Secondly, we should celebrate linking social capital within congregations. Less than five miles from where we are debating is Westbourne Park Baptist Church, which embraces in one congregation of just over 120 people some 33 different nationalities and different social classes which one ordinarily would not expect to come together. With its associated family centre, that church runs 14 social projects used by people of all faiths and none. Surely, therefore, we should first affirm such initiatives for the linking social capital that they already sustain even as we encourage them to develop this further on an interfaith basis.

Who are the Government seeking to encourage? Some are very much already within the interfaith context, but the real challenge is to encourage the more conservative elements of faith communities. In my judgment the shared act of commitment on page 16 of the document is unnecessary. It will be counterproductive put up the backs of some of those communities.

Finally, I share a thought from Wales, where there is always something new, and commend an example of best practice. I am on the Council of Reference of Gweini—the Council of the Christian Voluntary Sector

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in Wales. In March this year, in tandem with the Wales Council for Voluntary Action, we published the first interfaith audit of a UK nation, which provides a rigorous research assessment of all faith community congregations in Wales. It was part-funded by the Welsh Assembly Government. It concluded that such congregations, of which there are 4,400, contribute massively to the economy of Wales, in addition to, importantly, the considerable social capital. Here is a pioneering model that could be followed elsewhere in the United Kingdom.

3.10 pm

Lord Sheikh: My Lords, I congratulate the noble Lord, Lord Hameed, on initiating the debate on interfaith dialogue, which is a subject very dear to my heart. Unfortunately, in view of the time constraint I am not able to deal with the matter fully.

My life has been shaped by a multicultural and multifaith background and it has been greatly enriched in consequence. I was brought up in Uganda and my formative years were spent in an environment where my fellow school pupils came from different religions and racial backgrounds. Uganda at that time was an affluent country, and one of the reasons for the prosperity was the existence of peace and harmony between the communities. In 1972 General Amin expelled the Asians and a significant part of that community came to United Kingdom.

Britain is a land of opportunity. This country provided us with the environment and circumstances where our hard work and positive attitudes towards other communities enabled us to flourish. I honestly believe that the British, for all their faults, are tolerant. This country for many years has welcomed people from abroad who have been able to settle and work here and have contributed towards the advancement and well-being of the United Kingdom. I am indeed proud to be British and to live in a country where the freedom of an individual and his or her religious beliefs are respected.

In 2003, the Conservative Party formed the Conservative Muslim Forum and I was asked to chair it. I was subsequently asked to chair the newly founded Ethnic Diversity Council of the party. One of the issues that we are actively promoting is interfaith dialogue and the building of harmony among the various religious and racial groups. There are more similarities between people than differences and it is important that we promote the similarities, as all religions have a message of peace and harmony.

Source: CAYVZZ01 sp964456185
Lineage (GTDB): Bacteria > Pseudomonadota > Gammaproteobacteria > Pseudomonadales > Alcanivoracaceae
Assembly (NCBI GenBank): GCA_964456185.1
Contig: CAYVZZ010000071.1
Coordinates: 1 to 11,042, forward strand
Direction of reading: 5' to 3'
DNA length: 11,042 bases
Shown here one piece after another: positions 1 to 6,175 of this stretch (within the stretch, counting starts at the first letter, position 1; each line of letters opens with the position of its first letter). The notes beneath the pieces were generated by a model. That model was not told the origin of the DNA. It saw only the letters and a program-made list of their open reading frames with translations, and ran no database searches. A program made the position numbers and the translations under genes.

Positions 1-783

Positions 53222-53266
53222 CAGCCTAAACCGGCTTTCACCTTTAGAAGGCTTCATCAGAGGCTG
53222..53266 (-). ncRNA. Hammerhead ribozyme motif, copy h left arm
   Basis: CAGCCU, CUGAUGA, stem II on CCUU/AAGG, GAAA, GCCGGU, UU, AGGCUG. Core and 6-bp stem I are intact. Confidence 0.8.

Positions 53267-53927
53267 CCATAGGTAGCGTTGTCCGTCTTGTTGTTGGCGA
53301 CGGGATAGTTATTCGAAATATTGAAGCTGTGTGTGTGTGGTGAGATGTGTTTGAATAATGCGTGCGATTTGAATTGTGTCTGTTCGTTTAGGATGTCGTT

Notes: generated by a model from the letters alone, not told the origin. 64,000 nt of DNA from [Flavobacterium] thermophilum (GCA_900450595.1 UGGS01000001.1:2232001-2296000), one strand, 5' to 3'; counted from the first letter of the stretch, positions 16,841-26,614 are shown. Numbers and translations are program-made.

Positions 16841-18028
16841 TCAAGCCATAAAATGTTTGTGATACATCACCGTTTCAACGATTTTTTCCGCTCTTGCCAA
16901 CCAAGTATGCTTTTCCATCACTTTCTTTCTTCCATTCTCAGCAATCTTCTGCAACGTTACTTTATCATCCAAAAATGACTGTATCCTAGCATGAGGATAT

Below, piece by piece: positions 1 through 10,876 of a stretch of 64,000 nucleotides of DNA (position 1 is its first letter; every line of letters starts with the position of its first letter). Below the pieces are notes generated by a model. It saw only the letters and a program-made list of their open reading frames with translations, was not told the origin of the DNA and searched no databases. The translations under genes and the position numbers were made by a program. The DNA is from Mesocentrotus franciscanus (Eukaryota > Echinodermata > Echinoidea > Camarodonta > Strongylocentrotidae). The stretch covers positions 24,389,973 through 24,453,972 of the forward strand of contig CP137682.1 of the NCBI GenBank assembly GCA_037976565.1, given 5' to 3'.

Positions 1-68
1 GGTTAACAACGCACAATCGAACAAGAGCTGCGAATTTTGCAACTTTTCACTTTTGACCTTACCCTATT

I am a practising Muslim and proud of my religion. Islam regards Muslims, Christians and Jews as people of the book and we believe that the books of Allah are the Koran, the Torah, the Gospel and the Psalms. There is frequent reference to Jesus Christ, Moses and other prophets in the Holy Koran. The Koran contains a chapter on Mary, mother of Jesus. Islam is indeed a religion of peace and forbids any form of suicide bombing. Jihad is an Arabic word which means to try one’s utmost, and a Muslim must carry out good deeds. I am mentioning these points because I have spoken on these and other matters on a number of occasions at various meetings. I feel that I should dispel any misunderstandings and correct

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wrong ideas. It is important for us to do that as part of the interfaith dialogue, as it creates understanding and respect for one another.

Unfortunately in certain parts of the United Kingdom, particularly in the north of the country, there is a lack of interaction and engagement between the various communities. I am pleased that there are initiatives that are creating good relationships between the communities. There is a need for interfaith dialogue at every level, including parliamentary groups, national organisations, community leaders, religious groups, places of worship and, of course, the communities. It also requires support of the Government and local authorities. I am indeed an optimist and believe that with a holistic approach we can achieve this.

I wish to mention the role of the media and I ask that they show restraint in their choice of stories and words relating to any religious group. We are proud of our free press in Britain and we applaud that freedom, which is the key part of our democracy. We need, however, to exercise this freedom with care and responsibility.

I conclude by saying that we must all strengthen the interfaith dialogue, which will enable our diverse communities to live in harmony.

3.16 pm